Friday, January 22, 2010

Former UW linebacker and combat Marine using skills to help Haitians

As he watched the chaotic scenes from Haiti unfold on television, Jake Wood worried that large-scale relief efforts couldn't move quickly enough ... ( wire)

Thursday, January 21, 2010

Republic, Mo., Marine Back from Boot Camp Catches Thief in the Act

Via KSPR News

While this type of action is not recommended, I can’t say it’s surprising either. What’s most impressive about this young Marine is the level of self-discipline he exhibited. He just finished three months of boot camp, to include martial arts training, and is likely in the best shape of his life, yet he exhibited the maturity and judgment to control a heated situation using words alone.

Being reminded how impressive our young Marines are just never gets old. Thanks to KSPR News for covering the story!

Posted via web from Midwest Marines

Monday, January 18, 2010

Hopefully Marines' Iraq departure signals return to expeditionary roots

Now THIS is good news (First wave of Marines leave Iraq)! Our Marines have performed remarkably in Iraq, but it's time to get back to our roots: ship-based, expeditionary operations; deploying at a moment's notice with a Marine Air Ground Task Force capable of accomplishing nearly anything.

 I've heard it said that a Marine in combat fights not for country and not for Corps, but rather for the Marines to his left and right. Whether or not that’s true in every case, Master Sgt. Sewell’s recollection in this story is a poignant reminder of the often unspoken but always present commitment Marines have to each other:

As a severely wounded Marine was flown in by helicopter, "We'd go down there and stand in line, waiting to give blood," said [Master Sgt. Matthew] Sewell, 26, of N. Ft. Myers, Florida. "You'd see 200 people standing in line. We'd all stand there until the guy was stabilized or we gave blood." (AP)

Posted via web from Midwest Marines

Friday, January 15, 2010

A Few Good African American Men and Women

One of the Commandant of the Marine Corps' recruiting goals is to recruit to the "face of the nation."  This nation is 12 percent African American and 14 percent Hispanic American.  It is the goal of the Marine Corps to represent this diversity within our ranks, at all levels.  Over the past few years, the Marine Corps has been a popular choice for Hispanic Americans; 17 percent of Marines are Hispanic, even greater than the percentage of Hispanic individuals in our nation's population as a whole.  Hispanic Marines are setting the example throughout the Marine Corps, with one noteworthy example being Brigadier General Angela Salinas, the first Marine Latina General Officer, who just completed a tour as the commanding officer of the Marine Corps Recruit Depot in San Diego.  Yet only nine percent of Marines are African American.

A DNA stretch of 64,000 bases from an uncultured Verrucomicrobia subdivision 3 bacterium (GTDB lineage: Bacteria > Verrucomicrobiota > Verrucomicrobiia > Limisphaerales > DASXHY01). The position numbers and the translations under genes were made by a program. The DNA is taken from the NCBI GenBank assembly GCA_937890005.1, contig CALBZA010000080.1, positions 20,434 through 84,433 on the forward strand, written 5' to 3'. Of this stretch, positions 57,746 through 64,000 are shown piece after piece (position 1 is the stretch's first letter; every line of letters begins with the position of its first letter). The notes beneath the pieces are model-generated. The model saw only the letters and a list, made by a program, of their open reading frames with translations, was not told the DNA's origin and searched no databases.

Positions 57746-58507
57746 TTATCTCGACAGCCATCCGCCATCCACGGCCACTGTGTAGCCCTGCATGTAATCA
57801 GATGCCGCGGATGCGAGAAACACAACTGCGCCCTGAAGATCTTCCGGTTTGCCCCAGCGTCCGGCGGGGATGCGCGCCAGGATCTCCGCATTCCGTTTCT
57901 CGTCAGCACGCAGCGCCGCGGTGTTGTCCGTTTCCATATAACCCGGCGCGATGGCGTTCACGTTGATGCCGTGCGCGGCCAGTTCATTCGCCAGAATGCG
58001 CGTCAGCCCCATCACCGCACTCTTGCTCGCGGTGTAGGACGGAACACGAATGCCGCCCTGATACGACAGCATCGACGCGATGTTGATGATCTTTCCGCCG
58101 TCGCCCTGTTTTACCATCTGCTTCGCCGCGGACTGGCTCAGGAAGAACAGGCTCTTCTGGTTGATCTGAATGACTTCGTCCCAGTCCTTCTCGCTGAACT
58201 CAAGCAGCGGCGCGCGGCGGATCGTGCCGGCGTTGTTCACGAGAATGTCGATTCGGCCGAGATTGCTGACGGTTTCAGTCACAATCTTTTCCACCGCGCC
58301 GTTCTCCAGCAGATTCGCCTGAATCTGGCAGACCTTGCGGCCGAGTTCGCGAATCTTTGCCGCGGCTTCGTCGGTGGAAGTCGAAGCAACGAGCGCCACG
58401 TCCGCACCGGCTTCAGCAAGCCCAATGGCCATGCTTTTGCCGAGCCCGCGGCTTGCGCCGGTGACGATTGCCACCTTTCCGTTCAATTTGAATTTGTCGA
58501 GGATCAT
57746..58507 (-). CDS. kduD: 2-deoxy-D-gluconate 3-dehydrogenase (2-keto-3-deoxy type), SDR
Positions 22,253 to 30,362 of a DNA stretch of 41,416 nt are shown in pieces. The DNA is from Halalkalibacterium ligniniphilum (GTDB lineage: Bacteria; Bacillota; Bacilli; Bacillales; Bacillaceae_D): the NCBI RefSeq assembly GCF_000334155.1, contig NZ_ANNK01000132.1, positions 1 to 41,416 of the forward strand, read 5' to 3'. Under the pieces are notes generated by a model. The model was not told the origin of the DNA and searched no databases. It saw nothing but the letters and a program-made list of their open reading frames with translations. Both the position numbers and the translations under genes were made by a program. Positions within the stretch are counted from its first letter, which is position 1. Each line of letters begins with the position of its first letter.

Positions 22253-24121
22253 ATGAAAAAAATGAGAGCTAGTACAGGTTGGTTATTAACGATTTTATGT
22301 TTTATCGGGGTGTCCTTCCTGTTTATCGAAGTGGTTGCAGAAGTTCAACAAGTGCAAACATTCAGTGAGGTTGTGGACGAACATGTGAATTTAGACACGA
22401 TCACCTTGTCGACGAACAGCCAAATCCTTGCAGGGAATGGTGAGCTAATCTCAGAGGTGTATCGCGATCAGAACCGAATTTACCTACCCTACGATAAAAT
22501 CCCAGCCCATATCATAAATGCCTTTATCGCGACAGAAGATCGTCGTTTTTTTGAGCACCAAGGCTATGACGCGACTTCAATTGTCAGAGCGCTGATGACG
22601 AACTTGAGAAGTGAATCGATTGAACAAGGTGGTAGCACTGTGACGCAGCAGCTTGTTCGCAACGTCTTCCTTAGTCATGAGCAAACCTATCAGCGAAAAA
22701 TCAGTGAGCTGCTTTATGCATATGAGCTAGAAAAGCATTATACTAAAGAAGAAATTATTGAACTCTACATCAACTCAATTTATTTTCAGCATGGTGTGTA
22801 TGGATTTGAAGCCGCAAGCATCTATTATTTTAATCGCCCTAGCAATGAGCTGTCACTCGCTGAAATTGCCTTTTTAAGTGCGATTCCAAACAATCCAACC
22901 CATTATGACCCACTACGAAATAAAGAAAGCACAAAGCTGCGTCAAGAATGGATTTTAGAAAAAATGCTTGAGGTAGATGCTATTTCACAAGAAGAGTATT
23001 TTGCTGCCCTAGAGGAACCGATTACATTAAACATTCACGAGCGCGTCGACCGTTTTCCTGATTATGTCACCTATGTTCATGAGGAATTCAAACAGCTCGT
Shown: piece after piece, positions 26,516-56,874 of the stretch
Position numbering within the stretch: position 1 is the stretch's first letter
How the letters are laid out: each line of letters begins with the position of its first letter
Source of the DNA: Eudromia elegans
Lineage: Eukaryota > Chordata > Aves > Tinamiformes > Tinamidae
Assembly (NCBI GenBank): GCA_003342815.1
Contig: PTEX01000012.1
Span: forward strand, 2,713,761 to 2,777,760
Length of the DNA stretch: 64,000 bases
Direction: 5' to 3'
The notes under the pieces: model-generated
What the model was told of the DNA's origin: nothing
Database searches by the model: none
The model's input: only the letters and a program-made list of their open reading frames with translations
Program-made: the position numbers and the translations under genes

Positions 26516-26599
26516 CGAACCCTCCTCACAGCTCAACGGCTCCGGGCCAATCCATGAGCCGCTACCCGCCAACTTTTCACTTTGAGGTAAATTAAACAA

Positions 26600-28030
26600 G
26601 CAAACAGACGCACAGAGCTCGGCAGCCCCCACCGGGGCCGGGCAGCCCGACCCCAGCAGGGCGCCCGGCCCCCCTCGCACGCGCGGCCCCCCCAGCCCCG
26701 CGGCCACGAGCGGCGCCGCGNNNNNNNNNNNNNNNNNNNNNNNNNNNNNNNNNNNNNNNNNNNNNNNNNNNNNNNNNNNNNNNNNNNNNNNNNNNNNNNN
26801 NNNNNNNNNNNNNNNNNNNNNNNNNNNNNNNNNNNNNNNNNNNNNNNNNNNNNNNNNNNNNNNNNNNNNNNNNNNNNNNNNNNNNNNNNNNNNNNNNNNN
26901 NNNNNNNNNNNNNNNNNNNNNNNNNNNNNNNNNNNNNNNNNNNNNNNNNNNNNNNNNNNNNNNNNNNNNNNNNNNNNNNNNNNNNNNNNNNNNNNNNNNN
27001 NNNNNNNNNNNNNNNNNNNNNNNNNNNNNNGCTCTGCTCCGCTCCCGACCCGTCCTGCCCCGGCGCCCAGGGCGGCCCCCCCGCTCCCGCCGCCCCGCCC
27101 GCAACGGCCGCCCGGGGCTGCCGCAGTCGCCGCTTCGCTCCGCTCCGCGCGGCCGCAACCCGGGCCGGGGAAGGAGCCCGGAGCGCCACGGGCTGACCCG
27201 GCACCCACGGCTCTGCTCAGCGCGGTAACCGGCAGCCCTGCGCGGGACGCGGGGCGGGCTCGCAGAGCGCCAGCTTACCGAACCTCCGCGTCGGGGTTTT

This is a problem throughout all the services, particularly when it comes to attracting African Americans who are qualified to be officers.  The Government Accountability Office reported that the number of African American officers began to decline in all service branches in 2003, as did the number of African Americans enrolled in NROTC.  Part of a research study done by the Department of Defense Youth Polls in 2006-2008 gives one possible reason why - African Americans lack confidence that they can be successful in the military.  Amongst 16-24-year-olds who are college bound or enrolled in college, African Americans were less confident than their white and Hispanic counterparts that they could complete boot camp or officer candidates school, fight in a war, meet the requirements for enlistment, and qualify for a good job.  African Americans were less confident about their prospects for success in the military than their white and Hispanic counterparts in every category surveyed.  The Marine Corps prides itself on its ability to transform women and men of all geographic, economic, and racial backgrounds into warriors either at boot camp or officer candidates school.  So why is it that African Americans lack confidence in us that we can make them into Marines?      
In February, the Marine Corps will launch a new commercial celebrating Black History Month.  There will also be print ads and online advertising to support the commercial.  This is the second year that the Marine Corps has made a commercial specifically for Black History Month; last year's commercial featured Major General (retired) Bolden and Lieutenant General (retired) Peterson.
But will our efforts be enough to communicate to African Americans that they can be successful in the Marine Corps?
*Note: This post was actually written by Capt Amelia Kays